Mexico said it will begin construction of Cuxtel 1, a 16-kilometer, 36 inches diameter pipeline that will supply natural gas to the Yucatan Peninsula to produce electricity more cheaply.
Cuxtal I will initially provide CFE, the state utility, with 240 MMcf/d, but it is expected to ramp up supply to 500 MMcf/d to meet the demand of two combined-cycle power plants to be built in the coming years.
French utility Engie was awarded the $25 million project.
The Yucatan region, which includes the states of Campeche, Yucatan and Quintana Roo, generates its electricity at five plants with natural gas from Nuevo Pemex, a processing center in neighboring Tabasco owned by the State oil company. However, gas production has declined since 2010 forcing CFE, the State utility, to use fuel oil instead, increasing costs.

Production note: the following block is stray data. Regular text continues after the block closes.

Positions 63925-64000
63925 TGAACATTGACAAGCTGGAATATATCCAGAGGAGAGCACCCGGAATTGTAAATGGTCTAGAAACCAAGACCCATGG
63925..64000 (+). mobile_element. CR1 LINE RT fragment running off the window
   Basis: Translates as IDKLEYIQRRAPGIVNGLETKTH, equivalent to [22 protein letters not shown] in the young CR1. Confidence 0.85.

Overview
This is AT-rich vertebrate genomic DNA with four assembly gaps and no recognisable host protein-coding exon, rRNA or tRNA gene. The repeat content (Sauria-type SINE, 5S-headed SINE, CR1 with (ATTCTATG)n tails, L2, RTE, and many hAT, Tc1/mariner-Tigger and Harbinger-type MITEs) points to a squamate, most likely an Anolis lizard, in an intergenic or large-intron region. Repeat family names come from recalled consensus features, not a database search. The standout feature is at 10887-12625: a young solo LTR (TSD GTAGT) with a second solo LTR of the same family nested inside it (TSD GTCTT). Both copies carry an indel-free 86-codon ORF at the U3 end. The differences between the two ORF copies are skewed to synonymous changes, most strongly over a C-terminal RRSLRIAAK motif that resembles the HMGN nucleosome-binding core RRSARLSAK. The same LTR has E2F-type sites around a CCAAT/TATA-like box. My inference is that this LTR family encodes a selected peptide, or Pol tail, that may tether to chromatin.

Platts Analytics data shows that the Peninsula region has received roughly half of it's electricity supply via a single electricity transmission line, increasing power price LMP congestion and loss charges.
With more gas supply allowing the Peninsula to generate more electricity locally, a reduction in transmission constraints may significantly lower power prices.
In the first phase, Cuxtal I will connect Sistrangas, the national system, with the Mayakan pipeline, a 780-kilometer pipeline also owned by Engie that takes gas from a Pemex processing center. Engie owns Mayakan in partnership with GE Capital and EXI CKD, a specialist energy investment fund.
In the second phase, the plan is to further extend the pipeline another 158 kilometers to take gas to the Cancun area.